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Queensridge follies: Is city about to settle lawsuits with developer Lowie?

John L. Smith
John L. Smith
Opinion
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With little fanfare and minimal notice, the City of Las Vegas appears to be ready to consider shelling out $64 million to settle a string of lawsuits involving EHB Companies developer Yohan Lowie over projects that include building hundreds of condominiums on land inside the upscale Queensridge neighborhood.

The single paragraph on Wednesday’s Las Vegas City Council agenda isn’t being presented by the city attorney’s office, which has been busy battling with the developer, but as an administrative item for discussion and possible action. How much discussion and action are yet to be determined.

The timing is intriguing for many reasons, not the least of which is that it comes in the wake of last week’s surprise ruling by District Judge Monica Trujillo that the city’s rejection of Lowie’s plans for a 65-acre parcel in the area constituted an unlawful taking. Although Trujillo didn’t determine damages, her ruling followed a similar one last year by District Judge Timothy Williams. He decided the city’s efforts to interrupt a 35-acre development plan by a Lowie company was worth $34.1 million in damages.

Trujillo’s call from the bench was also interesting because it came when the appeal of the Williams decision by the city was still being considered by the Nevada Supreme Court. In other words, there’s a chance Williams’ decision will be overturned.

Although it’s an easy thread to lose in the fog of multiple litigations, the cases aren’t identical. In fact, Trujillo’s ruling in the case reversed a previous decision to grant summary judgment and dismiss the 65-acre development lawsuit. That ruling was made by then-District Judge Douglas Herndon, who now gets his mail at the state Supreme Court. It would be nice to know what Justice Herndon thinks of Judge Trujillo’s decision.

Going by the city’s past legal strategy, it would be easy to conclude that Trujillo’s ruling will be swiftly appealed to the state supreme court. But now I’m not so sure.

In light of Wednesday’s agenda item, the city council might be losing its willingness to continue to approve the funding of a string of litigations that after several years have produced very mixed results in court.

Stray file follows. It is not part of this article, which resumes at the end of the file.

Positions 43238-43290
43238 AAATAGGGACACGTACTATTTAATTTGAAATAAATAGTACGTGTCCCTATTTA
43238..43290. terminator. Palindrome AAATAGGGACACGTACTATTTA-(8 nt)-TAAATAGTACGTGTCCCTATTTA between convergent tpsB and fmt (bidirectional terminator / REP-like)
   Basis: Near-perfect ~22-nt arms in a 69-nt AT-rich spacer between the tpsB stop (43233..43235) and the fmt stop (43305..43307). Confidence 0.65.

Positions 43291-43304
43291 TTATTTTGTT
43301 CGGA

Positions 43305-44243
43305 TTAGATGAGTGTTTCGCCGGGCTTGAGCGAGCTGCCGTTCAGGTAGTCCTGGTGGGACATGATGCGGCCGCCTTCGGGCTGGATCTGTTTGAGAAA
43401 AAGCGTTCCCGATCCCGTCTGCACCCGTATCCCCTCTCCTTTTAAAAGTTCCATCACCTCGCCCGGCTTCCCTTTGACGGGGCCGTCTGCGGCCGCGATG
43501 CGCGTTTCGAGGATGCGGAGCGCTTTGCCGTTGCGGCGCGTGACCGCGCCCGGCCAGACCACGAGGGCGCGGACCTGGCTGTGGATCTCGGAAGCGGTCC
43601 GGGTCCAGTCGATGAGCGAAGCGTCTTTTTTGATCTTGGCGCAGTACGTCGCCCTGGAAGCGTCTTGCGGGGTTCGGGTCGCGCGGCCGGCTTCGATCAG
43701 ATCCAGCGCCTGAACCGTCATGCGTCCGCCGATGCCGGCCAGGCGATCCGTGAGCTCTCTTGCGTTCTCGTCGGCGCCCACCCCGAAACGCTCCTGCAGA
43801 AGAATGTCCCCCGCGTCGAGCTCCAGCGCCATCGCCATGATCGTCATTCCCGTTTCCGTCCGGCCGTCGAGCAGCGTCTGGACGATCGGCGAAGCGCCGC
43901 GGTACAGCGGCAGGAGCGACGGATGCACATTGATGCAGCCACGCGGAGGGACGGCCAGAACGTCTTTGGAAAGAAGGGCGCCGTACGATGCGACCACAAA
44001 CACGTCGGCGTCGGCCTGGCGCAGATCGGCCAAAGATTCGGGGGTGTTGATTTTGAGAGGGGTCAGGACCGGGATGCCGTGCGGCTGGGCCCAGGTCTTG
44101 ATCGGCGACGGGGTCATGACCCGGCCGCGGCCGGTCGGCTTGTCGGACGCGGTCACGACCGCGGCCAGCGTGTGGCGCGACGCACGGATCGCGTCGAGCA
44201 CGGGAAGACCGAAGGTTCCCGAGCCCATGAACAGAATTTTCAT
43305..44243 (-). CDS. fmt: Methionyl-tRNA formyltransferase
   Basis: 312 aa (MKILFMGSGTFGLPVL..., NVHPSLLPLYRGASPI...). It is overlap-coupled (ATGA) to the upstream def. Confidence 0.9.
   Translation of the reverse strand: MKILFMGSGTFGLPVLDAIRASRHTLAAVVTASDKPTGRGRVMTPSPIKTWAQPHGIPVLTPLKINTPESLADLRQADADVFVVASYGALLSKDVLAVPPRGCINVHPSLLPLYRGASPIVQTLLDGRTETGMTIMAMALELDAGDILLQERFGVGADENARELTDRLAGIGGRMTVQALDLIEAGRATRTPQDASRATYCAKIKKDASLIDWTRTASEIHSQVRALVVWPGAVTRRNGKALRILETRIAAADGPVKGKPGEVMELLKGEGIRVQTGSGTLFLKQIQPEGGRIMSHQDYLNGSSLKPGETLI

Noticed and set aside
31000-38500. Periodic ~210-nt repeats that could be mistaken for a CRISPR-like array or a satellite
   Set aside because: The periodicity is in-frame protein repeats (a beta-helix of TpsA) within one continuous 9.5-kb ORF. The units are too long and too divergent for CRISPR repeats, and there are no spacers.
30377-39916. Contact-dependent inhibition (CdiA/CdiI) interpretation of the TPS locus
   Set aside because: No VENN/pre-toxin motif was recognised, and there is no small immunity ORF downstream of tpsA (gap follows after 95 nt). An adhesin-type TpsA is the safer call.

It’s my understanding that Wednesday’s administrative agenda item comes at the suggestion of Ward 2 Councilwoman Victoria Seaman. That makes sense for a couple reasons. First, the epicenter of the contested development is in her ward. Second, she strolls the corridors of City Hall in no small part because of the political support of Lowie & Co. and makes no secret of her disdain for the city’s costly efforts against the developer.

That aside, it’s hardly unusual for elected officials at the city and elsewhere to attempt to balance the fiscal, legal, and political costs of an issue. It’s made especially difficult when the opponent is a double tough negotiator who has been quick to litigate his council critics. 

So, I suppose, it can be argued that it makes a certain kind of sense to settle a protracted dispute with a guy who has millions to spend and shows no interest in scrapping his projects. Call it a very expensive insurance policy, if you’d like.

EHB has a substantial track record of success, including One Queensridge Place, Tivoli Village, and Sahara Center properties. And for fans of irony, EHB also designed and constructed downtown’s Nevada Supreme and Appellate Court Building downtown.

But $64 million, as they say, ain’t peanuts. Such a move would not only provide Lowie with his victory, but it would also surely send a message to other developers whose projects have been rebuffed by the city.

That much money would, however, buy at least some of the infrastructure improvements necessary to complete Lowie’s lofty vision. From roads and sewers to flood zone upgrades, none of it will come cheap.

If members of the city council were looking to settle a thorny series of litigations that have cost millions to fight and threaten to cost many millions more should the high court’s decision not go its way, the council couldn’t have picked a better time to punt than the dog days of August when vacations are on many minds. Politically speaking, the timing might be right.

And, from what I can tell, the $64 million settlement plan was practically a secret — until now.

John L. Smith is an author and longtime columnist. He was born in Henderson and his family’s Nevada roots go back to 1881. His stories have appeared in Time, Readers Digest, The Daily Beast, Reuters, Ruralite and Desert Companion, among others. He also offers weekly commentary on Nevada Public Radio station KNPR.

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